The capabilities of contemporary U.S. airpower have allowed American leaders to intervene in international conflicts while limiting risk to U.S. ground troops, thereby reducing opposition from those wary of putting U.S. boots on the ground. At times, American leaders have employed airstrikes because they wanted to “do something” and appear strong during a crisis, whether the attacks succeeded or not. But airpower is not without risks. Even with increased precision, modern technology, and stringent measures, airpower cannot avoid civilian casualties. It also is not a sure means for a swift and decisive victory, as the recent resurgence of ISIL fighters has shown.
The Siren Song of Airpower
There are important differences between full-blown air campaigns and bounded strikes, such as those on Iranian targets in Iraq and Syria or recently against the Taliban, in terms of the theory for how airpower will achieve the desired effect. Moreover, they differ in the longevity and intensity of air operations. In the Gulf War and during Inherent Resolve, U.S. leaders correctly applied airpower to achieve the operational aims of liberating illegally seized territory. In both cases, the United States sought to produce a durable outcome — the liberation of Kuwait, and the liberation of Iraqi and Syrian territory from ISIL rule.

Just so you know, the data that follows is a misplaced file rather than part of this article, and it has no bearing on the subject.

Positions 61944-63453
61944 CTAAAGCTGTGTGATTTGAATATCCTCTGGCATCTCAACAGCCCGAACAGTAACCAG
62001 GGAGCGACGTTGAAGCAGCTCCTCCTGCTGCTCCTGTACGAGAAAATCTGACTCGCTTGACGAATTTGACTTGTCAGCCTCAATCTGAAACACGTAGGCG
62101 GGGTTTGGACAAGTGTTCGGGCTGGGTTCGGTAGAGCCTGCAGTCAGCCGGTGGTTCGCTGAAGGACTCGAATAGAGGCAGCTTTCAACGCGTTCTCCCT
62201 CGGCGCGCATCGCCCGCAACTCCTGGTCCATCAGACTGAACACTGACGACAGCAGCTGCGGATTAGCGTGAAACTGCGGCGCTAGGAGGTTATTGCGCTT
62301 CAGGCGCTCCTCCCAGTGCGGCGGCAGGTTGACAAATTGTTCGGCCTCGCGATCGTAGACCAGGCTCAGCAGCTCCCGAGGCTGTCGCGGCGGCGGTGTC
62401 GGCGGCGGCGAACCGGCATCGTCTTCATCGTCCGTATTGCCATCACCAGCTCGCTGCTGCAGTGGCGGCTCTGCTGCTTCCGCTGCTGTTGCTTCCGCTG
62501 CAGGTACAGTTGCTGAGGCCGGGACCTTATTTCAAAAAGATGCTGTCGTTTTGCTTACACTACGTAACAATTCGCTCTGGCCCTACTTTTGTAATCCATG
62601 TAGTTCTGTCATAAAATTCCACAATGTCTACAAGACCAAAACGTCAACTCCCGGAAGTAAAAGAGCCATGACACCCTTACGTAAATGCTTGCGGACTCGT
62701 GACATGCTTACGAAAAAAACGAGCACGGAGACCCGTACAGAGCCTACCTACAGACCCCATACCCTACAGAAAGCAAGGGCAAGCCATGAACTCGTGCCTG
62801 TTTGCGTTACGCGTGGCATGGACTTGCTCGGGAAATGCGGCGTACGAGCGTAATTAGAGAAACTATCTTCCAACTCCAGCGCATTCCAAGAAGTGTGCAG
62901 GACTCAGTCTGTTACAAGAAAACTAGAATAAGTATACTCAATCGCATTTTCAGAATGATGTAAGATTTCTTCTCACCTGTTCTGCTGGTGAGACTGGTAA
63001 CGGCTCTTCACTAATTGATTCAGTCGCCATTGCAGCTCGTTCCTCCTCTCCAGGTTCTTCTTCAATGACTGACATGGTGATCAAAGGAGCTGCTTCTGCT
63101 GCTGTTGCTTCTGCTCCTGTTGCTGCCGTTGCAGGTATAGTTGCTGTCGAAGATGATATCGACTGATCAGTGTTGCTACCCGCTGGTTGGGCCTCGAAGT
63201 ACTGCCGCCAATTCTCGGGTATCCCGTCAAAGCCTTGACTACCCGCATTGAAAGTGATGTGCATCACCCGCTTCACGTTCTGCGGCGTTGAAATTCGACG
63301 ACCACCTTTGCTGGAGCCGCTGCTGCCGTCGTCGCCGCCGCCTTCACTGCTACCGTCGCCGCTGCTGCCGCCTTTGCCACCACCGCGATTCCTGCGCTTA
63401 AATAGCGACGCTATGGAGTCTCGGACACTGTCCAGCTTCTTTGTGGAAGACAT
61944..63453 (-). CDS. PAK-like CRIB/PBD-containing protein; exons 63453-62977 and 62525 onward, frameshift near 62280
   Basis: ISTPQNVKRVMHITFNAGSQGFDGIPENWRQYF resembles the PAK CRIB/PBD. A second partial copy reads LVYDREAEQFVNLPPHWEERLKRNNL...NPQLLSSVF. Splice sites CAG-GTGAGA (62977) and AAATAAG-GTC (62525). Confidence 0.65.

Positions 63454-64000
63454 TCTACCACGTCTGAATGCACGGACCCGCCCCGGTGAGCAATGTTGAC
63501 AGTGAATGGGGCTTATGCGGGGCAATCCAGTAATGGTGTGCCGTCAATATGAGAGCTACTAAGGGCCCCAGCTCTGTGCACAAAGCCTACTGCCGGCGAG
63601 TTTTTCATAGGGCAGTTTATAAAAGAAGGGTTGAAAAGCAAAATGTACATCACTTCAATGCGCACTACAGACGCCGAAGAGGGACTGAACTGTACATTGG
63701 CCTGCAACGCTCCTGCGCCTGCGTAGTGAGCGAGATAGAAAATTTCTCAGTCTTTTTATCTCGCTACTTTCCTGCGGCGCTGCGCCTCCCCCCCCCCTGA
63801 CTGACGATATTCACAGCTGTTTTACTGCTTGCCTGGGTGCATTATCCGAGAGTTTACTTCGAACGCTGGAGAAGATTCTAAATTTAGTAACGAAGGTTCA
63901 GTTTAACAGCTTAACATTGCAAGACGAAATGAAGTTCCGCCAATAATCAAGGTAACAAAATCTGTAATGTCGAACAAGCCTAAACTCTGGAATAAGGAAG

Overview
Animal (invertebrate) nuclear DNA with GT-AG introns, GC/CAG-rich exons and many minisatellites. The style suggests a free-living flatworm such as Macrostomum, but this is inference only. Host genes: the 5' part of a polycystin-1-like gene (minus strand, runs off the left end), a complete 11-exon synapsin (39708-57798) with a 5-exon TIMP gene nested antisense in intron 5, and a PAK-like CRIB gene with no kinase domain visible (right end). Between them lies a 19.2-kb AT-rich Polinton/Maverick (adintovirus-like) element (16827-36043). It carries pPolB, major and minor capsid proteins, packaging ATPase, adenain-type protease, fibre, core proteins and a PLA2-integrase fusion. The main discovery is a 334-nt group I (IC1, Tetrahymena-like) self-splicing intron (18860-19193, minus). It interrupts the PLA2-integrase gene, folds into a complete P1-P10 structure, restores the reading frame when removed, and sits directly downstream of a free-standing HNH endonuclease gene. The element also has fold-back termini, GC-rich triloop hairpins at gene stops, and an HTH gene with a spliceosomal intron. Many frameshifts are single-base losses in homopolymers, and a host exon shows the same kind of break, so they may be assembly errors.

In contrast, the goal of the recent strikes in Iraq and Syria is less clear. They were a proportional response to Iranian proxy attacks on U.S. facilities and forces in the Middle East, but the linkages of very discrete attacks on these particular targets to broader outcomes is tenuous. Instead, these strikes appear to be another half-hearted attempt at punitive or coercive diplomacy through airstrikes, which have historically failed to have the intended effect due to the limited nature of the attacks and the unclear links to goals.
Already, the Biden administration may be finding this out the hard way. Despite the strikes being intended as a deterrent measure, they have failed to halt attacks on U.S. equities in the region. The recent airstrikes were promptly met by the very type of drone attacks on a U.S. facility in Baghdad the administration sought to halt.